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Curtin and Scotch College make a fine pair

Media release

Curtin University has partnered with Scotch College on the curriculum for a new elective that asks year nine students to use Science, Technology, Engineering and Mathematics (STEM) to explore drone technology as a solution to real-life issues.

The curriculum is the first joint initiative to be undertaken after Scotch College signed on to Curtin’s newly established Innovative Schools Consortium (ISC), which recognises the commitment of secondary educators to identify and support talented students through innovation in learning and teaching.

A Memorandum of Agreement commits Curtin to working with Scotch College on a number of key initiatives designed to help them achieve strategic objectives in areas such as STEM education, and development of an International Baccalaureate as a preferred pathway into Curtin for high achieving students.

Scotch College students also benefit from Curtin programs such as Achievement Centred Engagement for Students (ACES), which includes workshops, seminars, academies and summer camps that build skills and strengths in innovation, creativity and entrepreneurship.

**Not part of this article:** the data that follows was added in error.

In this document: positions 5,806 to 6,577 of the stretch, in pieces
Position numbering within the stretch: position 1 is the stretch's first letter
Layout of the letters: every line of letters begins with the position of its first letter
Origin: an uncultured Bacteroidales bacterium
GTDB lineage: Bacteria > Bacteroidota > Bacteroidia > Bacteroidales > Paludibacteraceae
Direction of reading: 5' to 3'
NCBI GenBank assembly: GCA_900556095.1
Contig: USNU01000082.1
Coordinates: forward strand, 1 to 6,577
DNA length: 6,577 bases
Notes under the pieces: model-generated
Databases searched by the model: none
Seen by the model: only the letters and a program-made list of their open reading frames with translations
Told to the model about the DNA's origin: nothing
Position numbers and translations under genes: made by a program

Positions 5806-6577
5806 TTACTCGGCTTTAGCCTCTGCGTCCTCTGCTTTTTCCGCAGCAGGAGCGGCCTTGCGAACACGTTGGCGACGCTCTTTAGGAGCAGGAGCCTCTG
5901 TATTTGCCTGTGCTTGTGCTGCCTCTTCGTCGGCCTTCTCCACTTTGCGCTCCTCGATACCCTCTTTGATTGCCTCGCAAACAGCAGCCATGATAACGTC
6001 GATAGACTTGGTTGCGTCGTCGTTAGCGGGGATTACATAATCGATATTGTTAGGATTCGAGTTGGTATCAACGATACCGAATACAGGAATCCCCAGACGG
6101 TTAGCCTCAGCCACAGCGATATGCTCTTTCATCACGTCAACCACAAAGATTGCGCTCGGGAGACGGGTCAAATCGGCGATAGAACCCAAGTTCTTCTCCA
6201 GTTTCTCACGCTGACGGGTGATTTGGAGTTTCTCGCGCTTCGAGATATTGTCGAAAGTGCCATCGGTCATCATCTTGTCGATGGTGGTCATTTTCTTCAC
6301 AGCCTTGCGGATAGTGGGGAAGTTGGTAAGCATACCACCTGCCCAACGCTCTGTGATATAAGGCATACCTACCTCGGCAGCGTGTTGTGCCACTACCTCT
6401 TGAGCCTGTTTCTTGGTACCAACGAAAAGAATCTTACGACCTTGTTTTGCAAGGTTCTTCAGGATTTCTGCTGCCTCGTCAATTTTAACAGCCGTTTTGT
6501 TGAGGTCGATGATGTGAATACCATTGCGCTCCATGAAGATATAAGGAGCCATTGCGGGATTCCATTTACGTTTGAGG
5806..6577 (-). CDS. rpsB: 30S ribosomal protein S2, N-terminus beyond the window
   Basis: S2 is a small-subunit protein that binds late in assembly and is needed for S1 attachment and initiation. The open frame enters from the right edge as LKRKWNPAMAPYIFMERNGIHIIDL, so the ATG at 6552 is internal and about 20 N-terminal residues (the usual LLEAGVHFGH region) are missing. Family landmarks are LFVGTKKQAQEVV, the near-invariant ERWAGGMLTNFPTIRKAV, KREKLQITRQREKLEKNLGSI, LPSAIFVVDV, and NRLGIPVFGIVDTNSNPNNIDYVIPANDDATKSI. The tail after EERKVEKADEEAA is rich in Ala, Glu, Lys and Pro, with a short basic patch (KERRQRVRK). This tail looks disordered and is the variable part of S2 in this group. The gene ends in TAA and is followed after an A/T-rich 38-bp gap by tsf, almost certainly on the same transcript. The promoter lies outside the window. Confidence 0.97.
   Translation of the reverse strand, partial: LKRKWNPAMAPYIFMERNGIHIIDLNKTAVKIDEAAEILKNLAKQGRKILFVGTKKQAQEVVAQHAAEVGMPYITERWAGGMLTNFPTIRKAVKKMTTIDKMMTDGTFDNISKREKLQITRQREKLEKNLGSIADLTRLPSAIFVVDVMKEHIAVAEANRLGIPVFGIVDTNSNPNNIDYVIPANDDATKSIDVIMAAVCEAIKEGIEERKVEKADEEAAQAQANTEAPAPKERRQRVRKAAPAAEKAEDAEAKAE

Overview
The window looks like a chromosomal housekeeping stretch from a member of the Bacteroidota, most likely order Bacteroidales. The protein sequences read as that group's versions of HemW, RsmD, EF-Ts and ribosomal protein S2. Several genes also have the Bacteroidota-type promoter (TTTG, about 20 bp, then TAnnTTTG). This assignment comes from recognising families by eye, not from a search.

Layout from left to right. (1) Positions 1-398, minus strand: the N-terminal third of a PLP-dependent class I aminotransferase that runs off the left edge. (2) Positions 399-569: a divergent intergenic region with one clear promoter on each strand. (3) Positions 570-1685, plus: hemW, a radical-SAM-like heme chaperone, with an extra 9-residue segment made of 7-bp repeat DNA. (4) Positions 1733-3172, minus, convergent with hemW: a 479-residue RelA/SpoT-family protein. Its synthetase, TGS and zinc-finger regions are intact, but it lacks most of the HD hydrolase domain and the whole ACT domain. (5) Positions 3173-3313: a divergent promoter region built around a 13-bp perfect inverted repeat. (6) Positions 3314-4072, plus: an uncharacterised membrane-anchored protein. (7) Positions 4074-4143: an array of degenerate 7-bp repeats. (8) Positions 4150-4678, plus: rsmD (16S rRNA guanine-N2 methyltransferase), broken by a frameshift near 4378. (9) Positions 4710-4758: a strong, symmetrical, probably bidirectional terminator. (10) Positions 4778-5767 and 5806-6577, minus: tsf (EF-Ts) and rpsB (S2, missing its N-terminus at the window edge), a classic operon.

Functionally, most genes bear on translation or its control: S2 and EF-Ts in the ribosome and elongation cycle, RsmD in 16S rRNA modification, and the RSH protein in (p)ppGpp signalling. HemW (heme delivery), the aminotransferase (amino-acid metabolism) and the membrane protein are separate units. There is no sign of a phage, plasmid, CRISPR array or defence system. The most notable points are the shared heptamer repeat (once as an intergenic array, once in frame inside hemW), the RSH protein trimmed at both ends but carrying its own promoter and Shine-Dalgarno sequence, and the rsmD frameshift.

Scholarships for High Achievement and Performance Engagement (SHAPE) will also be available to Scotch College students. These scholarships provide small, incremental grants over time allowing the students to build a record of achievement in recognised entry pathways into Curtin.

Associate Professor David Gibson, Director Learning Futures, said the ACES and SHAPE programs at ISC were intended to build on the strengths, interests and aspirations of students who wanted to accelerate entry into Curtin.

“The Consortium is part of a broader strategy by Curtin to identify students from diverse backgrounds who have the potential to succeed in higher education,” Associate Professor Gibson said.

“The new project-based STEM curriculum is a one semester elective that highlights skills in leadership, collaboration, creativity and communication.

“This is a trial subject for 2016 but eventually we would like to see it extended into two semesters, and then be available as a course option in year nine through to 12.”